Our findings are consistent with Sriraman and colleagues' preliminary research, which used a gelatine sampling matrix to detect a 40% positive rate among FMS-infected people.

Previous research has demonstrated that NPS signals can remain for several weeks even in the presence of index cases that are no longer contagious. Kim and colleagues discovered that the median interval between the onset of symptoms and viral clearance in COVID-19 hospitalized patients was 7 days. In our investigation, no patient had FMS for longer than 10 days after the onset of symptoms. T he FMS viral load was highest in patients with early disease (including nosocomial infected patients), and those with active respiratory symptoms at the time of sampling exhaled more virus than those who were asymptomatic.

Given that FMS likely collects a combination of aerosols and larger droplets, most likely from the oropharynx and lower respiratory tract, and depending on concurrent respiratory efforts, vocalization, and respiratory symptom severity, a higher viral load in those who coughed at the time of sampling may reflect this. Additionally, we did not note whether participants spoke during the sampling period, which could have had an impact on the viral load on the FMS.

All things considered, these findings imply that FMS viral load patterns emitted by people may be different from NPS. Future research will examine the connection between SARS-CoV-2 FMS output patterns and transmission to assess the usefulness of this method for identifying an individual's infectivity in comparison to other tests suggested for a similar purpose, such as the lateral flow assays.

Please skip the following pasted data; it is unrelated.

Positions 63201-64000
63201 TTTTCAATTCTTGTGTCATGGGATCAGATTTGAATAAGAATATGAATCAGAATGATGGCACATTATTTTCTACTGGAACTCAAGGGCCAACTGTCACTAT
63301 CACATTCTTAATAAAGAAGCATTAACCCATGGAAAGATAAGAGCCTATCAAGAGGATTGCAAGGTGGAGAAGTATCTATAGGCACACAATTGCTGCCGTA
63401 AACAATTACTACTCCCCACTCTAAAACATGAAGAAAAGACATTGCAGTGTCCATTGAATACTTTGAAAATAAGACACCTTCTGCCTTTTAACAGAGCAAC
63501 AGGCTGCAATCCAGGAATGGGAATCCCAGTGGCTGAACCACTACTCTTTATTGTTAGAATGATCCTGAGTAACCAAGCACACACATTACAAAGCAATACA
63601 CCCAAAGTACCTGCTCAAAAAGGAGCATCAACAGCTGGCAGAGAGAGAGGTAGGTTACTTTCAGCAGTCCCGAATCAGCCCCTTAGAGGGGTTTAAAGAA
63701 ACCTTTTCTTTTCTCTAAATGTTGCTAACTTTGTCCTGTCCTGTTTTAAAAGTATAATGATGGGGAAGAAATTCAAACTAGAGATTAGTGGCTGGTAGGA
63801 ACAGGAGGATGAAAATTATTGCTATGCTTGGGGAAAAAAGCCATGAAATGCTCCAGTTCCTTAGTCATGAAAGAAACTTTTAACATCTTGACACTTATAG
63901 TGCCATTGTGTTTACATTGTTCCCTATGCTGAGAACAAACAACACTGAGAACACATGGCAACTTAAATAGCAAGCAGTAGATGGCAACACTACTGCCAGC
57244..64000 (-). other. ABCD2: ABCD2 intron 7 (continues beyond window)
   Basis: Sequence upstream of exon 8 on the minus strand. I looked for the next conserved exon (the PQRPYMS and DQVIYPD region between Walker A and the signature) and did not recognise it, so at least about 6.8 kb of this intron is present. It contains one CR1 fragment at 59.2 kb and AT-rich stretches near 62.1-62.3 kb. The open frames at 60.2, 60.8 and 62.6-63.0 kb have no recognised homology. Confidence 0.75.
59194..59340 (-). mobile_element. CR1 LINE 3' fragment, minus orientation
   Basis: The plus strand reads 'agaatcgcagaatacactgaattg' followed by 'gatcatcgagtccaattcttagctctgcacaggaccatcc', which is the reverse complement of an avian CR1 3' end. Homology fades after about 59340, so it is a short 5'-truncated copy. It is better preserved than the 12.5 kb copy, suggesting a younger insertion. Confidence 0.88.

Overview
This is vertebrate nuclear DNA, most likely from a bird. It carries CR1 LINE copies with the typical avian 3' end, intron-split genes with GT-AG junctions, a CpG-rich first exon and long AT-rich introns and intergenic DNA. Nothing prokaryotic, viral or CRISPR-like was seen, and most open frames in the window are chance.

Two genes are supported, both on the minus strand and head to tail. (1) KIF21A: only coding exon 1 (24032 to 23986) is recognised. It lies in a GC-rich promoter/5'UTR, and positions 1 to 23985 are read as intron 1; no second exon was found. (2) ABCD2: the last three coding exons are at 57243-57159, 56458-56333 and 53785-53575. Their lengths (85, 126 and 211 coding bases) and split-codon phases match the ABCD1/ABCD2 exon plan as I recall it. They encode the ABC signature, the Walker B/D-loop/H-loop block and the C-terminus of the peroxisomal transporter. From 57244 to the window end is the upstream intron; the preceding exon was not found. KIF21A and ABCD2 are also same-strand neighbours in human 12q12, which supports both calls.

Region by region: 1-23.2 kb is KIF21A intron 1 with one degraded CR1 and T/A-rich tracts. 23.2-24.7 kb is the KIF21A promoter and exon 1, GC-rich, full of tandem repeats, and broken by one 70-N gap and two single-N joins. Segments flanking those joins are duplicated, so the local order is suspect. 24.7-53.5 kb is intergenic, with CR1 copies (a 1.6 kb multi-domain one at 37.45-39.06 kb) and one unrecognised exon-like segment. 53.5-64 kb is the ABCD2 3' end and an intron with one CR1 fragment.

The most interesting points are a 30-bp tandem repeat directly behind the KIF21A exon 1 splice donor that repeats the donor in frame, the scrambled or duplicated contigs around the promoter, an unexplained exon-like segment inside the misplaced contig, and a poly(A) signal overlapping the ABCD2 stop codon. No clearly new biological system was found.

Higher FMS viral loads, but not those discovered by NPS, were shown to be substantially correlated with both ISARIC mortality and deterioration scores in multivariable analyses.

The NPS viral load between people with mild, moderate, and severe illness shows little variation, according to other investigations. As the viral load transfers to the lower respiratory tract, NPSdetected viral loads in COVID-19 patients rapidly decline in the upper airways in those with increasing disease severity. Surfactant protein A, which we have previously found in FMS samples, suggests that FMS is likely to capture at least some of its material from the lower respiratory tract.

This characteristic offers a plausible explanation for why, in contrast to NPS, which does not have higher FMS viral loads found here are linked with higher ISARIC scores and subsequently predicted higher illness severity. Despite the need for bigger, more rigorously powered investigations, FMS may play a part in the early detection of those who are at risk of worsening, hospitalization, and mortality.

Face masks are frequently advised for preventing transmission from source patients, and as a result, society has come to accept them. Our approach is low-cost, straightforward, and simple to repeat. Infection control and the early start of life-saving therapy for those who arrive at the hospital could benefit from the potential detection of infected individuals or those who may go on to acquire the serious disease. For instance, as supplementary infection control measures, FMS might be given to patients in the waiting areas of emergency facilities, clinics, or offices, and the PVA strips could be taken out for normal processing in laboratories.

Finally, we propose a novel, clinically acceptable method for detecting and measuring breathed SARS-CoV-2 in hospitalized COVID-19 patients. Exhaled viral load, clinical presentation, and the is most contagious.

Awards Nomination 20+ Million Readerbase

Select your language of interest to view the total content in your interested language


Google Scholar citation report
Citations : 2998

Clinical Investigation received 2998 citations as per Google Scholar report


Clinical Investigation peer review process verified at publons

Indexed In

flyer